My name is Yuri B. I was born in the USSR, a country where God could not exist by definition. But my family, on the side of my mother, refused to follow the government’s prohibition. She and her family were determined to stand fast and not deny Christ. My mother’s uncle was a minister, who until World War II, studied at the Baptist Seminary in Łódź, Poland. When Western Belarus became part of the USSR, all believers, especially ministers, were repressed. Mom’s uncle was twice in camps in Siberia for his faith (in total, he spent 9 years in the camps). He lived to be 95 years old and thus outlived his persecutors.
Because of this, in my family I heard about God all the time. In fact, despite the atheistic propaganda, I knew from a young age that God at least exists. Every Sunday I went to church with my parents, but God seemed far from me. More precisely, I was far from God. Gradually, God began to interfere in my life. Every Sunday, it seemed like the sermon in the church was directed towards me. It was becoming unbearably difficult for me to be in church because of the conviction I felt. I felt singled out. Once I went to a youth conference, everything was calm enough for my conscience, and I managed to return home to my church on the same Sunday. When I returned, I was asked by my home church and give a presentation of what I had learned at the conference. I tried my best to get to church as late as possible for the evening meeting to avoid fulfilling the request. I know that if I began to speak I would be heavily convicted. It was difficult to keep these thoughts far from my mind. The problem was that now every sermon was directed against me. So I decided that I would come to the end of the service and avoid giving the report.
Much to my regret, I arrived about half an hour before the end of the service. I was noticed and asked to tell how the youth event went. In a daze, I came forward with the Bible, began frantically looking for any fragment, wondering why I needed it at all. After all, I was just asked to say a few words about the conference. I quickly discovered a passage from the Gospel of Luke. For some reason, it turned out to be the parable of the prodigal son. I began to read it, not quite understanding why I was doing this since I was simply asked to briefly describe how the youth event went. I stumbled to the end of the passage, reading aloud, but I could not say anything other than the words I read in Scripture. I saw myself as the prodigal son and cried out to God repenting of my sin and, for the first time, trusting Christ alone to save me. This meeting happened on December 10, 1995.
Call to Ministry
A year later, I entered the International Baptist Seminary in Warsaw, Poland. Entering the seminary was not out of conviction, but rather at the request of my dad. I didn’t really want to go to seminary, but thinking that it would be an opportunity to study abroad, in another country, I agreed. The first semester was very difficult for me in terms of awareness of where I was. God used this stage significantly for my spiritual maturity and determination. For myself, I decided that if I pass the session in the first semester, then most likely it will be God’s will for me to continue my studies. I not only passed my first session but also spent 4 years getting my bachelor’s degree. In my 4th year, I was offered to start teaching at the same seminary. The seminary sent a letter to my church I came from asking for me to be released as a teacher. When the church was considering the question of how long I would like to remain a teacher at the seminary, I asked for 5 years. So I spent the next 5 years as a teacher of Greek, homiletics, hermeneutics, the basics of the Hebrew language, and other subjects while preaching at the local Baptist church in Warsaw.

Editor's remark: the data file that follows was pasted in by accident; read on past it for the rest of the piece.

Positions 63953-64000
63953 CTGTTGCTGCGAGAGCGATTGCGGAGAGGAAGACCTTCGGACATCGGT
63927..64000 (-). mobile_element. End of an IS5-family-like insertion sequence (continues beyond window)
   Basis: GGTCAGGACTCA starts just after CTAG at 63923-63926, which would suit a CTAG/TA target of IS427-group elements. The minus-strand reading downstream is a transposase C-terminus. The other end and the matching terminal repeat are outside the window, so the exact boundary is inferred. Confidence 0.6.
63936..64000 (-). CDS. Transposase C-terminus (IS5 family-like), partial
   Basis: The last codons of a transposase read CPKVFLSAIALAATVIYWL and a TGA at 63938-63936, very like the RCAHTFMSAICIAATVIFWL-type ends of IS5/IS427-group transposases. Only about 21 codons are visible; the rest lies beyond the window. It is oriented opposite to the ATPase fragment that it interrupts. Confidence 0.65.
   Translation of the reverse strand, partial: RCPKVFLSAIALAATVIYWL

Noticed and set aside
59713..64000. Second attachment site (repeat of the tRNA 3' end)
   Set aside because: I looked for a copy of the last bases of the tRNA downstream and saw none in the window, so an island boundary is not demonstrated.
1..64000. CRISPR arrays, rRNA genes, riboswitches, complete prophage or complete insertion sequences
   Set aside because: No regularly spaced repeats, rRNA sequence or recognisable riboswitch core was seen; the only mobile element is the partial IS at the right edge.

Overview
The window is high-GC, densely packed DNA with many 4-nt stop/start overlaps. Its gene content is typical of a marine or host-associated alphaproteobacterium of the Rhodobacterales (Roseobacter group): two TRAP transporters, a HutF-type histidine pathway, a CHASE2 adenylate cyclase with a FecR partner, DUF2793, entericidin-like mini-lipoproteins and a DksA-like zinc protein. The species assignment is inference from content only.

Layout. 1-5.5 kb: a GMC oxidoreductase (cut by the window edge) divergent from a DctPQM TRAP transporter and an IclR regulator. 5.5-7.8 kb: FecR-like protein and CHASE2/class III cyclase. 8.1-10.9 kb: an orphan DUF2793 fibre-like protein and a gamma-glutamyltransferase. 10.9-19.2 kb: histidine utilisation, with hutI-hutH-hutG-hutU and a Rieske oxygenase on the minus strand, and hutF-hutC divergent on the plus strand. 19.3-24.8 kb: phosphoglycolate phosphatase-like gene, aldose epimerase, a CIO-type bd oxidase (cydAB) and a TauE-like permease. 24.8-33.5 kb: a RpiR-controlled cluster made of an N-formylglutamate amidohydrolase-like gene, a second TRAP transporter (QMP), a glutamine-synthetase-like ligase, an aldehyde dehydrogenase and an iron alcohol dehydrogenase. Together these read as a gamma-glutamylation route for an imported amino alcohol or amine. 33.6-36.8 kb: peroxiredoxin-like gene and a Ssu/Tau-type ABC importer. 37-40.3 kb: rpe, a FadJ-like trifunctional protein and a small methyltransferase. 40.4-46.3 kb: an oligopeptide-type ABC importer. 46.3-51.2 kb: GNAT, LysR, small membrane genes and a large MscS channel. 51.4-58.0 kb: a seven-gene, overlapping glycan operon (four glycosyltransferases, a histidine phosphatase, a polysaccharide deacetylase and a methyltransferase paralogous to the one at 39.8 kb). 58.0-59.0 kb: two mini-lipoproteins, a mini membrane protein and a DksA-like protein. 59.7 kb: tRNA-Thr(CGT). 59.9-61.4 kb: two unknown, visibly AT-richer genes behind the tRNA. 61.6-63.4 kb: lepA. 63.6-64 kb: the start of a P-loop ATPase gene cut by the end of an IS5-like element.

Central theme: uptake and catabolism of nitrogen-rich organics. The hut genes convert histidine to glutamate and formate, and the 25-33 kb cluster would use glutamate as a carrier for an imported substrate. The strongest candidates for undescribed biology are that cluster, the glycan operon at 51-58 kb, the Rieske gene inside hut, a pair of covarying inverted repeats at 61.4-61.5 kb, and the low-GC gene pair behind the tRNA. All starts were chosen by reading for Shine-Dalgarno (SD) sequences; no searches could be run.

After my time of teaching, I returned to Belarus in 2005 and returned to my home church in Western Belarus. In 2007 I married my wife, Angela, and after another 2 years, I was ordained to the office of the pastor, which I carry to the present day. I never really thought about the pastor’s ministry but admitted that it would be possible, and, perhaps, in my home church. I just did whatever ministry I saw a need for the church. I did not strive for some level of ministry or goal of my own. I simply trusted God for my personal maturity and the maturity of the church. God has a will, and He arranges everything as needed. Can this be called my calling? I think yes. God prepared me for this through natural processes. I was in full view of the church. Everyone saw my ministry, and when the time came, it was only necessary to settle the formalities and officially approve what was already in a natural way working. I was already doing much of the work of a pastor, even though I did not have. the title My wife and I have been married for almost 12 years, and we have 3 children. In addition to my ministry, I work during a portion of the year as a school teacher and freelance translator of the Polish language. At this moment our church is in the city. We have about 20 members, not counting women and children.